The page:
- What have you learned about the resources (both monetary and non-monetary) needed to be successful in implementing your project?
The monetary resources have been crucial to creating an elementary school band where none existed before. The ability to purchase and provide an instrument for every child in fifth grade band established a standard. This helped us to require every student to practice and care for their own instrument every day.
The team is an essential resource. Having the support from the different areas of interest- the school, a parent, the artistic director and the coordinator brought a balanced perspective to the project. It will be helpful as our team stabilizes to meet more often to plan as we go along. When Julie Putney required surgery and a six month time off- our team suffered as we tried to fill in that gap. We also had to change our project coordinator part way during the year and that too created a lapse that we now are filling.
- What were the most impactful ways that you used your OCF funding in year 1.
We were able to assemble an amazing professional team of clinicians to help Dr. Memory break the students into sections to accelerate learning. Each session starts with a warm up and then the students receive small group or sometimes individual instruction in order for the students to learn technique for each instrument and how to correct their technique in order to play their instruments correctly.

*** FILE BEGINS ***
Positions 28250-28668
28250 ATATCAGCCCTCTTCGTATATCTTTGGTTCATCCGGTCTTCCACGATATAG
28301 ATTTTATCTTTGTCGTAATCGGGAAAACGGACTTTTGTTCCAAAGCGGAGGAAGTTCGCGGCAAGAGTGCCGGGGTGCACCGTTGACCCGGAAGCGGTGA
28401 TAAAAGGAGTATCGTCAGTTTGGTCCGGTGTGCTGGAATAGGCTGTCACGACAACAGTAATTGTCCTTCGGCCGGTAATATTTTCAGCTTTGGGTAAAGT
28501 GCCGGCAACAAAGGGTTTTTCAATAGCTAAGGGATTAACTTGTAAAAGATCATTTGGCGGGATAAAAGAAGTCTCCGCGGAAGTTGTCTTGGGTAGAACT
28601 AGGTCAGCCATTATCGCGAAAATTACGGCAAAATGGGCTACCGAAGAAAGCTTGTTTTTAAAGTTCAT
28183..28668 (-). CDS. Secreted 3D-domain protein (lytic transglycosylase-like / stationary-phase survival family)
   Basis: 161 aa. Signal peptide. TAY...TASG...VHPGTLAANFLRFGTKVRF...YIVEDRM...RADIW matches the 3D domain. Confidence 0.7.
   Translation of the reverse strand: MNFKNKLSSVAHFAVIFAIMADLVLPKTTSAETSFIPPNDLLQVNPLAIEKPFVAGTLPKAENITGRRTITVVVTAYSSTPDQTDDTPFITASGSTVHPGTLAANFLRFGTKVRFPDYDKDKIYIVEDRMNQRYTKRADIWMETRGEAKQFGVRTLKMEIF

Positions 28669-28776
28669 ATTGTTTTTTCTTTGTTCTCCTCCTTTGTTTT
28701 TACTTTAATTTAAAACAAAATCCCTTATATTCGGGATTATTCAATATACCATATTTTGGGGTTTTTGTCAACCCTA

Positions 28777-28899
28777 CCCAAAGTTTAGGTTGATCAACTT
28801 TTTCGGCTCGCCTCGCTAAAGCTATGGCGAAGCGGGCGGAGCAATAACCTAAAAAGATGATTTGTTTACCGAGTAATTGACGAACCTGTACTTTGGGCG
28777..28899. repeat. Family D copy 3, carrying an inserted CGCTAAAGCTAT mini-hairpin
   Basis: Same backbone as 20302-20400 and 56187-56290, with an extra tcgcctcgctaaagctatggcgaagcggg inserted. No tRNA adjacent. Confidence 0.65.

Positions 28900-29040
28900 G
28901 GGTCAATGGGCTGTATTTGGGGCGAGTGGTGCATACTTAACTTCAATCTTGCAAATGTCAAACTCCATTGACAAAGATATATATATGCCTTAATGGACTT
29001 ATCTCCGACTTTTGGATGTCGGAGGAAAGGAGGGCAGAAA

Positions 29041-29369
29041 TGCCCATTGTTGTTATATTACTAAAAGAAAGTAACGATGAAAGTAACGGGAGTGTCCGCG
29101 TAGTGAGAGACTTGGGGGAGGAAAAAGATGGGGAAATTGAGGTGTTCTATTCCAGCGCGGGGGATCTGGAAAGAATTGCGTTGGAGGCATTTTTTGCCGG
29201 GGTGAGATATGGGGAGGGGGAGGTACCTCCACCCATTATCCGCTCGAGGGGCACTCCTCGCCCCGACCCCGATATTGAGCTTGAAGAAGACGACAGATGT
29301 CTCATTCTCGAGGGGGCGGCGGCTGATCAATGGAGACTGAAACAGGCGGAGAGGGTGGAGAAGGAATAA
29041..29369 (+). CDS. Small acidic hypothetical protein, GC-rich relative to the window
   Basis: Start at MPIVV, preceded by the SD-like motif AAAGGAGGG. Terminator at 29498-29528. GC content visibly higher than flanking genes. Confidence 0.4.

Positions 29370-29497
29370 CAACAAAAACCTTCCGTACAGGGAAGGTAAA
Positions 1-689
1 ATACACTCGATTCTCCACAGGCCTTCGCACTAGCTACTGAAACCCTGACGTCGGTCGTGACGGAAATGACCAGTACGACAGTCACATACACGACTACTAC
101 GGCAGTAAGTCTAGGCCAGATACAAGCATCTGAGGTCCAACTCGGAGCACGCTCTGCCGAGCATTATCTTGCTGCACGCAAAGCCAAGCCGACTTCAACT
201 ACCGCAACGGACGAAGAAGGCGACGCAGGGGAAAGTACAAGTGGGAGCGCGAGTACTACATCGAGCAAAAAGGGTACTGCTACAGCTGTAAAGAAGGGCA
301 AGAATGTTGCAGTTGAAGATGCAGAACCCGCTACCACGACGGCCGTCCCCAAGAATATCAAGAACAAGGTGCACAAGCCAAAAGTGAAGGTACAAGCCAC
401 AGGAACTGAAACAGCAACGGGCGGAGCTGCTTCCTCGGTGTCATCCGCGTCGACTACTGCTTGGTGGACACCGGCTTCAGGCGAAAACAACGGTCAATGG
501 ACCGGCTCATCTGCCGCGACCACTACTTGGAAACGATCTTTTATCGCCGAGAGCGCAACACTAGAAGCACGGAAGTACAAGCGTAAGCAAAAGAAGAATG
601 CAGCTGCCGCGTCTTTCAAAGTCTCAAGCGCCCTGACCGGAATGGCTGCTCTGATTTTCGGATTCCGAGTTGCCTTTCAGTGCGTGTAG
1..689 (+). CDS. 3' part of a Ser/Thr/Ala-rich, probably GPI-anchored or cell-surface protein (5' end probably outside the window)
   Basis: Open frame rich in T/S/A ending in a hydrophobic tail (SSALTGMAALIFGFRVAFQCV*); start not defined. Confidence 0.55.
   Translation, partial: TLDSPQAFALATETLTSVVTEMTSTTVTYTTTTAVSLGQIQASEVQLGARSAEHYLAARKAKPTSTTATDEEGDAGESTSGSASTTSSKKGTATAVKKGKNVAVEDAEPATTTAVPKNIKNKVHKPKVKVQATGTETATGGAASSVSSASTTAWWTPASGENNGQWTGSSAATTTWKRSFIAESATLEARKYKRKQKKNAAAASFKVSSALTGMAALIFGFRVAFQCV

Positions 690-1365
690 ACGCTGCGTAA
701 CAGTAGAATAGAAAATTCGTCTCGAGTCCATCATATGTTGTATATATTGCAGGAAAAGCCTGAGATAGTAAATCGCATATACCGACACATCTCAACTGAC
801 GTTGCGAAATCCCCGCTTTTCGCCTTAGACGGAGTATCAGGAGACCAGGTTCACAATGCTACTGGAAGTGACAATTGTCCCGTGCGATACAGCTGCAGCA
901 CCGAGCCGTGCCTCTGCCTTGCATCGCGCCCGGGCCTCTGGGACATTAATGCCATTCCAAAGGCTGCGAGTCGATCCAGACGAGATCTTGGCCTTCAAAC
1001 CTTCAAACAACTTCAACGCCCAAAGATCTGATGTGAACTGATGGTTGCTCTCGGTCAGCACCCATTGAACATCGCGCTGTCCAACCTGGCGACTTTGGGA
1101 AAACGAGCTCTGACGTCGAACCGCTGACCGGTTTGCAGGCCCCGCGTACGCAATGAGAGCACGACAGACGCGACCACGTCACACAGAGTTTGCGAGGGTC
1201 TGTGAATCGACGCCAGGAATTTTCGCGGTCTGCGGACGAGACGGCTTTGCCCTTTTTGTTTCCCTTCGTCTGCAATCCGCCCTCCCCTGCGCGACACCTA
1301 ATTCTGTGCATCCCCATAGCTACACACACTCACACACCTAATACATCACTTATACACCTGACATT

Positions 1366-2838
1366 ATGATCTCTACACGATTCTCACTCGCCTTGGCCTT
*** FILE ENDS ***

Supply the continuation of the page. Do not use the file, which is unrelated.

The second major impact was the purchase of musical instruments. We tried to buy instruments at the best price we could to stretch the dollars. This grant gave us the funds that we then leveraged to acquire about $19000 in donated instruments too.
- How might you apply what you’ve learned in using your funding resources in year 2?
We worked closely with Eryn Berg at King School to obtain space for the band to use on an ongoing basis. Our collaboration has strengthened and we will be able to make decisions together and forge other partnerships as we move forward. Our biggest success has been the large in-kind contribution of instruments.
- If your anticipated budget is changing for year 2—how do you think that change might result in different work for your team?
Our budget is staying pretty close to the budget as originally submitted. We do plan to add a second section next year- the incoming fifth grade class. So our instrument costs will continue and our clinician cost will rise to accommodate three extra hours a week.
Reflections from the clinicians who worked with the students three times a week.
Written by Dan Brewster–
“In no particular order, these are my observations:
I’m sure most of the instructors would agree that the trombone section is the weakest in the band. The reasons are numerous, but I still came away with some positives.